The Government could save €224m a year in the cost of caring for older people by improving home-based services and resourcing properly sheltered housing, a new study shows.
The housing agency Clúid yesterday launched a research report which highlights that the majority of elderly people want to stay in their own home and should be able to do so with appropriate supports.
Clúid’s spokesman Simon Brooke said: “It is widely agreed that the best outcomes for older people occur when they stay in their own homes. This is also the most cost-effective option in almost all cases.”
The research was commissioned by Clúid and carried out by the Centre for Gerontology and Rehabilitation at University College Cork. It found that 83% of older tenants in mainstream housing said the design of their home met most of their needs. This increased to 95% for those in sheltered housing.
Most tenants in mainstream housing believed that their home could easily be adapted to meet their needs. The features most needed by older tenants are bathroom aids, an intercom, a front door spyhole, and a facility to call someone in an emergency.
“This demonstrates that relatively inexpensive adaptations can meet the needs of the great majority of older tenants,” said Mr Brooke.
“In relation to sheltered housing, we believe that if it could be reconfigured to keep people out of nursing homes, people’s quality of life could be greatly improved and the State could save a large sum of money. It is estimated that the average total cost of sheltered housing run by a housing association is approximately €22,000 per annum.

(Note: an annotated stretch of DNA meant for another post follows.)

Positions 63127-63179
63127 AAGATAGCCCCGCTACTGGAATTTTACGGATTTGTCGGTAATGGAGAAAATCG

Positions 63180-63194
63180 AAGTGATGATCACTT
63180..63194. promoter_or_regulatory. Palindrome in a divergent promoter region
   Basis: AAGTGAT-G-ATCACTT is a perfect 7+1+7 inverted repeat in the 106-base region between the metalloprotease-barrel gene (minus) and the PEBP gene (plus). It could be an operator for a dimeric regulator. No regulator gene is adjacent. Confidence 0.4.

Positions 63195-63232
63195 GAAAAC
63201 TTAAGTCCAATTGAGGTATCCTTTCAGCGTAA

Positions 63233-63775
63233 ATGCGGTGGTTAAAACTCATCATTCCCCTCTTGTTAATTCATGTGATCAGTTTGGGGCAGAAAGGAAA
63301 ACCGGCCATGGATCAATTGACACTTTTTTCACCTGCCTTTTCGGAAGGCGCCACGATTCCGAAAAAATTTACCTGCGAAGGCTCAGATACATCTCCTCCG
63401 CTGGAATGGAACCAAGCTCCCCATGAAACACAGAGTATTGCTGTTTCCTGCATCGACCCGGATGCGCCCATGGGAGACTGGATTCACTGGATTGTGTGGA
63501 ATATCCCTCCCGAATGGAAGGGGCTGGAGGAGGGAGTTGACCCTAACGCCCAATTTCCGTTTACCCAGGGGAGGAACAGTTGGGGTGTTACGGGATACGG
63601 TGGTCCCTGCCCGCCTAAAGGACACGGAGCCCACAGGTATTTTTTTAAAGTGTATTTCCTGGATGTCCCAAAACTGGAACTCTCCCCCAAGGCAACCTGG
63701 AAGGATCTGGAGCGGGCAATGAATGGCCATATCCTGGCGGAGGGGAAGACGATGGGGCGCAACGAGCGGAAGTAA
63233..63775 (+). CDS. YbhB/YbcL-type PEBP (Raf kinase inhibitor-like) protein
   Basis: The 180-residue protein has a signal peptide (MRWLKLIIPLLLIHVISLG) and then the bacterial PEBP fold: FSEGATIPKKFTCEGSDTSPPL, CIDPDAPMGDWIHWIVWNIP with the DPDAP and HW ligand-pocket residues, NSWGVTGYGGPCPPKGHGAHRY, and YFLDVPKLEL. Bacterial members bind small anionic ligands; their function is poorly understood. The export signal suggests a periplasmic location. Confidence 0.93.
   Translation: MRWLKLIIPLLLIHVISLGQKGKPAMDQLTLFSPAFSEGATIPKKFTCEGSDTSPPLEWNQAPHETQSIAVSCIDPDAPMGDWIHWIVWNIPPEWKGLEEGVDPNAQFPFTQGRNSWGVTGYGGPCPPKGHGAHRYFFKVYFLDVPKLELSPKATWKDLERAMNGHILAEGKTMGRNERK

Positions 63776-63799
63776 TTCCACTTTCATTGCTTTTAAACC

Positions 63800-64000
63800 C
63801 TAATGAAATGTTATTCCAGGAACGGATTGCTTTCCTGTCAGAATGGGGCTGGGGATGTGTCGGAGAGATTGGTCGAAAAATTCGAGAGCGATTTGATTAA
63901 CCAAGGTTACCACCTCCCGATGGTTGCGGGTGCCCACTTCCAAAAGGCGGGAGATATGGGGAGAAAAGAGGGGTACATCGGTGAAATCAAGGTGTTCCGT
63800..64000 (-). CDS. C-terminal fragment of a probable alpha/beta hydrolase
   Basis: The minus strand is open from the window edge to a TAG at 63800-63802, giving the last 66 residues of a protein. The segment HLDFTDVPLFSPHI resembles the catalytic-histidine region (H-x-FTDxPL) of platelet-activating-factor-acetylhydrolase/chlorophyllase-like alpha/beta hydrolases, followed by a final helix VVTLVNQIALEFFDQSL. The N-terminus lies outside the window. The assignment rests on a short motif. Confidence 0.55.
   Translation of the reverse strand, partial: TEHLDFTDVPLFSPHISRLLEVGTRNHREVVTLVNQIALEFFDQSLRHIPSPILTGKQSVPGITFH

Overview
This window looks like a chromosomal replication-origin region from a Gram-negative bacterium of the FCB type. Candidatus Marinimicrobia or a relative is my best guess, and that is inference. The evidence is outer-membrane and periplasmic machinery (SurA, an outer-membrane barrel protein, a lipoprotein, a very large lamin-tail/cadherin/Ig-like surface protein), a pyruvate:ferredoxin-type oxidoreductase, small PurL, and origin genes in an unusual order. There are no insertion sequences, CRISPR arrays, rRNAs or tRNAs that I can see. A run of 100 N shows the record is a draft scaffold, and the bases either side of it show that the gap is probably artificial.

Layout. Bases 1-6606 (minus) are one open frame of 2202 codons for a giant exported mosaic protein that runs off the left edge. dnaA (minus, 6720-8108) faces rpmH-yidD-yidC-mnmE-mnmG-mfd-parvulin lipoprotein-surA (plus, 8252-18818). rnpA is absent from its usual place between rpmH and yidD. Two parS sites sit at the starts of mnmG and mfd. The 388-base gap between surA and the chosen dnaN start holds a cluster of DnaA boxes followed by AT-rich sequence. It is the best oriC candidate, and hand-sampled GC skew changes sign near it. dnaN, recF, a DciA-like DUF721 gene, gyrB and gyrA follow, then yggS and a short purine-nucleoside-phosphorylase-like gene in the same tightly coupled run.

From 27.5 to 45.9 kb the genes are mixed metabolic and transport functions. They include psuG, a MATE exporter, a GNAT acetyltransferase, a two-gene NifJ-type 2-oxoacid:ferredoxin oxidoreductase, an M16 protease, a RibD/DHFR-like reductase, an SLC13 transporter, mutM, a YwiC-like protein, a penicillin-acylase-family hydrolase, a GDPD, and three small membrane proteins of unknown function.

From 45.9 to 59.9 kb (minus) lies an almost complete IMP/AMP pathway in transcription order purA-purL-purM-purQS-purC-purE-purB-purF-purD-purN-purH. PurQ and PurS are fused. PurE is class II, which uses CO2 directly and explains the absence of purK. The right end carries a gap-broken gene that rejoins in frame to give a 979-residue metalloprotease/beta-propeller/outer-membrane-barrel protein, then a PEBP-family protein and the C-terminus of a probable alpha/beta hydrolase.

“The total cost of nursing home care may be between €44,000 and €78,000 per annum. So, if sheltered housing can be reconfigured to cater for some residents with higher needs, it will still be far less expensive than nursing home accommodation.
“For example if the additional support costs to enable a sheltered housing tenant to remain in sheltered housing rather than move to a nursing home cost €7,000 per year, then the State would save between €15,000 and €49,000 per year for each tenant.
“So if 30% of nursing home residents (about 7,000) who don’t need to be there were living in sheltered housing, the State could save perhaps €224 million per year.”
Speaking ahead of the launch, junior minister for health Kathleen Lynch said it was her department’s priority to ensure older people could remain in their homes for as long as possible.
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